'Duck Dynasty' flap: Free speech and knowing when to zip it
Duck Dynasty: As Duck Dynasty patriarch Phil Robertson's personal comments continue to smolder, a mother teaches her kids the importance of free speech – and knowing when your opinions can hurt others.
No sooner did I write about the virtues of "Duck Dynasty" for its good, clean fun and quirky family watchability, than the head of the Robertson clan got any mention of the show entirely banned from our home.
It started when "Duck Dynasty" patriarch Phil Robertson paraphrased the Bible in a GQ interview: "Don't be deceived. Neither the adulterers, the idolaters, the male prostitutes, the homosexual offenders, the greedy, the drunkards, the slanderers, the swindlers – they won't inherit the kingdom of God … Don't deceive yourself. It's not right."
"We never, ever judge someone on who's going to heaven, hell. That's the Almighty's job," he added. "We just love 'em, give 'em the good news about Jesus – whether they're homosexuals, drunks, terrorists. We let God sort 'em out later, you see what I'm saying?"
Holy smokes, Duckman!
Later, Mr. Robertson issued this statement: “My mission today is to go forth and tell people about why I follow Christ and also what the Bible teaches, and part of that teaching is that women and men are meant to be together. However, I would never treat anyone with disrespect just because they are different from me. We are all created by the Almighty and like Him, I love all of humanity. We would all be better off if we loved God and loved each other."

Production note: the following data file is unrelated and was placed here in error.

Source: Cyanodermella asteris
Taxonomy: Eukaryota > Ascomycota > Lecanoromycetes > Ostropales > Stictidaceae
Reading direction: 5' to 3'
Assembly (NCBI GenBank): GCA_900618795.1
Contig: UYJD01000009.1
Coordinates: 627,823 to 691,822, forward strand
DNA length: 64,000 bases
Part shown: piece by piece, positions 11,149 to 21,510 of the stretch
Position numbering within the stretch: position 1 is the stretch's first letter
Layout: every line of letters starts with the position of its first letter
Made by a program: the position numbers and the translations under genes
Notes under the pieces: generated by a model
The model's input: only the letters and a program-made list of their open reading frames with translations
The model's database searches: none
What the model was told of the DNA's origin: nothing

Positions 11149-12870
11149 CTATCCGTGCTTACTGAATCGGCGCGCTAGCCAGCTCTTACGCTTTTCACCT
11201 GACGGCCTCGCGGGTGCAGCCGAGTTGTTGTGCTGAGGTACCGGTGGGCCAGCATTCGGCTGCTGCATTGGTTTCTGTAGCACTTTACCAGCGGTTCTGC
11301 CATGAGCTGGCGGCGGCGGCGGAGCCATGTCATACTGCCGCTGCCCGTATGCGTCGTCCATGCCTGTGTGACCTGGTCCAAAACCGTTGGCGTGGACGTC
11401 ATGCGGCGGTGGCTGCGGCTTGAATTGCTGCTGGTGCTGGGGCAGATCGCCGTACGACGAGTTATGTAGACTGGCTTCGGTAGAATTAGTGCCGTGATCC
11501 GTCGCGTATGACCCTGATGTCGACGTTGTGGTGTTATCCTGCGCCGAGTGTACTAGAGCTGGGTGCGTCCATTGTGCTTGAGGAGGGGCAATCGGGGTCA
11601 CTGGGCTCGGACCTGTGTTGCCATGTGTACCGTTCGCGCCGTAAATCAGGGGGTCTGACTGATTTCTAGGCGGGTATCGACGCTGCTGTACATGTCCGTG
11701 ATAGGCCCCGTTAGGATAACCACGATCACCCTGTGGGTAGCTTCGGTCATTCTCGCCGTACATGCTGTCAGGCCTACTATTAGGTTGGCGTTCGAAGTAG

Not to join the Duck hunt here but, how does that foster love of all humanity and loving each other?
To really get the Ducks in the soup, Robertson then went on a spree about growing up in pre-Civil-Rights-era Louisiana, claiming African-Americans he’d met were happier under Jim Crow laws because he never heard them complain about poor treatment by whites.
The reality check there is that in those days in the cotton belt, an African-American could get brutally murdered for complaining to a white person.
I don’t know Robertson beyond what I see on TV or read in a magazine, so I can only guess where his heart truly lies.
We have only his words to go on – and that’s the point to make to kids, when discussing how we make our opinions known.
This has become a powerful lesson for kids on thinking twice before they speak and being mindful of how their words affect others.
In his workshop out back, my husband passes on to our sons the lesson his father, a carpenter, taught him: “Measure twice, cut once.”
I suggest Robertson apply the words of our family carpenter when preaching the words of another carpenter whose birth many are about to celebrate.
Robertson hacked up his family’s reputation and ran our family unity through the buzzsaw because he didn’t measure his remarks before running his mouth.
As a parent, I can see the silver lining. I get to teach a quote from Voltaire: “I do not agree with what you have to say, but I'll defend to the death your right to say it.”
This is also a chance to teach kids to turn away from hate and intolerance, without becoming hateful and intolerant ourselves in the process.
My husband detested “Duck Dynasty” before and now has banned even the mention of it from the house.
“If I see it on my TV, I will unplug the set,” he said in fury after reading about Robertson’s remarks.
So, while I preach tolerance of the intolerant, my husband has gone the more difficult route of trying to ignore something that is everywhere you turn, from TV to the internet, and even a trip to Walmart.
Those are the family challenges that “Duck Dynasty” has brought into our holiday home.
My hope is that our sons hold to what I have preached: “Just because we believe it doesn’t mean that saying it isn’t hurtful.”
While I am not asking Robertson to recant his religious beliefs, it would be appropriate for him to admit that restraint and being mindful of the feelings of others are sacred responsibilities, too.
I would consider that a Christmas gift to all family viewers.